Turning Points in the War on Terror

Mohammad Ali bio pic 

by Rick Love

Leon Panetta, former Director of the CIA and Secretary of Defense, and Tony Blair, former Prime Minister of the United Kingdom, just launched Turning Point: A New Comprehensive Strategy for Countering Violent Extremism. Turning Point summarizes the findings of interviews about violent extremism with hundreds of experts, along with surveys conducted in Egypt, Turkey, Indonesia, China, India, the United Kingdom, and the United States.

I had the privilege of traveling to Washington, DC. this past month to attend the launch gathering of Turning Point making public the results in a book/magazine and discussing its findings. Their rigorous research highlights three turning points in the war on terror.

We need to …

1. Emphasize soft power
2. Uphold human rights
3. Partner with Muslims

First, some background on the field of Countering Violent Extremism (CVE).

"The field of countering violent extremism emerged from a recognition that military and law enforcement operations are essential to taking terrorists off the battlefield and disrupting plots but are insufficient for extinguishing the underlying ideologies and grievances that motivate scores of recruits to join violent extremist groups" (p. 8, emphasis mine).

In other words, the research in Turning Point confirmed what we in Peace Catalyst International (PCI) believe and act upon. Military might alone and the power of coercion (or “hard power”) will not stop the rise of terrorism. A long-term strategy must also include “soft power” – the power of attraction and persuasion, diplomacy, and the kind of bridge-building work we do in PCI. 

According to the leaders of Turning Point,

"We urgently need a new comprehensive strategy for countering violent extremism - one that is resolute, rests in soft and hard power, and galvanizes key allies and partners from government, civil society, and the private sector" (p. IV).

"… a comprehensive CVE strategy must include programs that enhance understanding of different religions and cultures and defend the human rights and dignity of all persons" (p. 31).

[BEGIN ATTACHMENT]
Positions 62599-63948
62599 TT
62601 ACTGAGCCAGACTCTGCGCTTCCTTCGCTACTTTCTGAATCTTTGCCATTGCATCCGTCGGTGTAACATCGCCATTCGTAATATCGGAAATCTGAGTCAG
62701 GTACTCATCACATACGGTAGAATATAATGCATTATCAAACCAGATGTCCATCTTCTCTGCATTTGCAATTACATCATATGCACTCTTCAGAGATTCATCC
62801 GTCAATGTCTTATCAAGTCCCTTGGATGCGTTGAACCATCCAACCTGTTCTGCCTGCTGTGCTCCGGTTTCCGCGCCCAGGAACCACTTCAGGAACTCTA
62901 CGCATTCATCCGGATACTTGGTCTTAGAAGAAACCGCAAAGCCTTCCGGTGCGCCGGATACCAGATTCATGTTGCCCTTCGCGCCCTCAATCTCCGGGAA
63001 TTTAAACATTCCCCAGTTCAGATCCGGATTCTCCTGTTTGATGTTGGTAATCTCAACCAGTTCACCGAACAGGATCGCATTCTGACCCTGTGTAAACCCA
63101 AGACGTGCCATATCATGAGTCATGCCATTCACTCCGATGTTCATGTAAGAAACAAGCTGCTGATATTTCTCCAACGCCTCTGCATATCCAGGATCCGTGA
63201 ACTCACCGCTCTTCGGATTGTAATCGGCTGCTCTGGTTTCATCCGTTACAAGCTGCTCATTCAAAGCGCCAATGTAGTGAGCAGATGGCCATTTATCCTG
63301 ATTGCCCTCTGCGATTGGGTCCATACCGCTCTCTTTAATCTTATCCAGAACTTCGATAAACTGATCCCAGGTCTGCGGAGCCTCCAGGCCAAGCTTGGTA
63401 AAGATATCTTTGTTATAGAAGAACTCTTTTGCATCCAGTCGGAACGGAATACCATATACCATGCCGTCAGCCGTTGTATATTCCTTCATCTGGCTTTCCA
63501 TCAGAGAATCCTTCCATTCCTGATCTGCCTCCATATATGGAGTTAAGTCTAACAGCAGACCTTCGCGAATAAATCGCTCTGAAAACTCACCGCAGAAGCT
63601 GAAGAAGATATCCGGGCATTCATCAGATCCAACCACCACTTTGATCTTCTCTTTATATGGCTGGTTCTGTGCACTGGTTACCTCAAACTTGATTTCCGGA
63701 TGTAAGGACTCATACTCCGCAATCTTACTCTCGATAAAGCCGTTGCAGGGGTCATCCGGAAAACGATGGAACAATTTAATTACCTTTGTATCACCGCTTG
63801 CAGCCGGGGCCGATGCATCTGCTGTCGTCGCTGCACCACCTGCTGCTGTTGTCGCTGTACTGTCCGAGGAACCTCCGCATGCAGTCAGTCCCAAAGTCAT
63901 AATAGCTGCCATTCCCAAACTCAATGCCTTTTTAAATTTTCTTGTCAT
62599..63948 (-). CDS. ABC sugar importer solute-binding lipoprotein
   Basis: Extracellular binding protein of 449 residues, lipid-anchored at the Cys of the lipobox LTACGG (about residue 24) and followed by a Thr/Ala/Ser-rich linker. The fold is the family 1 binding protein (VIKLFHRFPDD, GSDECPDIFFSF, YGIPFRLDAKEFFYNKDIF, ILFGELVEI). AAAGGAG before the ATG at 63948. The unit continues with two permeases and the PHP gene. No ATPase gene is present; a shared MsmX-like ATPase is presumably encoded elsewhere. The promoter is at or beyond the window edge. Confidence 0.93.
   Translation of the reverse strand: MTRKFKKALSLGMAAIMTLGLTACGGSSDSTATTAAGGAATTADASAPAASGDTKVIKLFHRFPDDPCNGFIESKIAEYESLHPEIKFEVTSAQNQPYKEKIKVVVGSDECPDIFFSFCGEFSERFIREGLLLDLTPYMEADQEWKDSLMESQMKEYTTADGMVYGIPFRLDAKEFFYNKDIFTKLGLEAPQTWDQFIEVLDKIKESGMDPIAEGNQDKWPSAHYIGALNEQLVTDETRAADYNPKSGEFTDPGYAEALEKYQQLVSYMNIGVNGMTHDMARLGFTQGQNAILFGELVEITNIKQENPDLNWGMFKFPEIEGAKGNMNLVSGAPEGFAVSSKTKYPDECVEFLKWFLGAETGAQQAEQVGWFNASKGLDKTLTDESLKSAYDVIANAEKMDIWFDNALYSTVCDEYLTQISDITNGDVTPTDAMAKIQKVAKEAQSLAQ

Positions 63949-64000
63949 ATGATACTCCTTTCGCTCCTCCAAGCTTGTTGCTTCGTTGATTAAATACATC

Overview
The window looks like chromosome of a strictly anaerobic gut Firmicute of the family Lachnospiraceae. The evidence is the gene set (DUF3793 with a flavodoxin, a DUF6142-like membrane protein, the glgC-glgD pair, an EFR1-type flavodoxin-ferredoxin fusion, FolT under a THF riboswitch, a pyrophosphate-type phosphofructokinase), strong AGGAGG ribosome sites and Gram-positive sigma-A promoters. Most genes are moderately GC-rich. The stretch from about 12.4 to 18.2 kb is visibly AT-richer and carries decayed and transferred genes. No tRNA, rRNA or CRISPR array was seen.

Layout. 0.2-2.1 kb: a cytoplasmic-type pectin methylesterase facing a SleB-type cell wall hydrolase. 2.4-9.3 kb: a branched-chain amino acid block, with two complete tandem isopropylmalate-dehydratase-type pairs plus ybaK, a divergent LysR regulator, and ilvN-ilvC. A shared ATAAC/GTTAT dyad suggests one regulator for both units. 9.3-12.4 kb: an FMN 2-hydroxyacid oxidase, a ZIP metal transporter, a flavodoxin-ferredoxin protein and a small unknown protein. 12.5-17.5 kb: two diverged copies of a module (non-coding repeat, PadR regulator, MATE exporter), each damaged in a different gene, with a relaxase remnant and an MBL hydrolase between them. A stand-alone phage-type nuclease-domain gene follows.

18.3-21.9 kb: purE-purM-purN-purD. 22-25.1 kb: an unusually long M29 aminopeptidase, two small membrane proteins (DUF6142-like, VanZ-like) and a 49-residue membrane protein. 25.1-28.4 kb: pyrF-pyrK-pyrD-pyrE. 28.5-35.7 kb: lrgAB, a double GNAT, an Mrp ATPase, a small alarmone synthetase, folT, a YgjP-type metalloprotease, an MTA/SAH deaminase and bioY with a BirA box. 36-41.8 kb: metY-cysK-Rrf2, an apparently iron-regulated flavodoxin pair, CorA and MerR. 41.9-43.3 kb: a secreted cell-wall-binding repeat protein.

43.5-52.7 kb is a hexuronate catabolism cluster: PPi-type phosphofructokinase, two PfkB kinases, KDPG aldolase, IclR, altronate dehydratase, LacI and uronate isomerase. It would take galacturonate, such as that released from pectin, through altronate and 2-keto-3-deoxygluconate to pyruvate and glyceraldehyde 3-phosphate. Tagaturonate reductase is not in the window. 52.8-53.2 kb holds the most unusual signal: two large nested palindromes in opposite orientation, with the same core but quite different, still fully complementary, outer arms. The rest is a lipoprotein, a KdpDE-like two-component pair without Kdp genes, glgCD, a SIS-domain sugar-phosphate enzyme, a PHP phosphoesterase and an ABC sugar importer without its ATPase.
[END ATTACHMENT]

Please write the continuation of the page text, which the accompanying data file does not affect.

"… create safe spaces for communities and youth to interact positively" (p. 32).

This strategy sounds a lot like the work of PCI!

We specialize in soft power.

We help Christians understand and love their Muslim neighbor.

We create safe spaces for Muslims and Christians to get to know one another, usually over a meal.

How does this counter violent extremism?

By showing Muslims that followers of Jesus are peacemakers, not crusaders.

By showing Muslims that the West is not crusading against Islam.

By showing Muslims that love trumps violence.

Secondly, according to Turning Point, strategies for countering and preventing violent extremism must put human rights at the center of CVE. “The U.S. government should ensure that its commitment to strong security relationships abroad is matched by a commitment to human rights and the rule of law” (P 48).

To date, the “war on terror” has often become the “war of terror.

The U.S. government and its allies have disregarded human rights, ignored due process, and resorted to torture. 

In our pursuit of the bad guys, we acted like the bad guys.

The research of Turning Point makes it clear that we don’t have to choose between security and upholding human dignity, because “security and human rights are mutually reinforcing” (p. 47).

One of the speakers at the launch of Turning Point was my friend, Imam Magid. After sitting down, he saw me in the second row, smiled, put his hand on his heart and nodded at me. I smiled back, put my hand on my heart and nodded back.

Imam Magid said, “Muslims want to be seen as prospects, not suspects.” In other words, the vast majority of Muslims are prospects for partnering against extremism, not suspects that need to be profiled or put on watchlists. In fact, the American Muslim community is perhaps the single greatest asset we have in combating Islamic extremists.

The three transforming powers of soft power, upholding human rights, and partnering with Muslims actually describe the way of love, which should come naturally to followers of Jesus.

One of the conclusions of Turning Point I didn’t mention: much more money needs to be invested in soft power to counter violent extremism. Would you prayerfully consider donating to PCI? DONATE here.

All quotes taken from https://www.csis.org/features/turning-point

 

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1 Comments

John W. Morehead on December 8th, 2016 at 10:06am

The kinds of things discussed in this meeting are precisely what we need not only for the "War on Terror," but also in the hopes of changing our foreign policy in the Middle East in general. I am struck by the recognition here that there is more in the violence and radicalization mix than religious ideology. The scholarly research reveals that it is about other factors, and we need to disseminate some of this information and approach within American evangelicalism as well where there are false assumptions about Islam and causality in terrorist violence, and where hard power through military might is assumed and supported as the primary way to respond.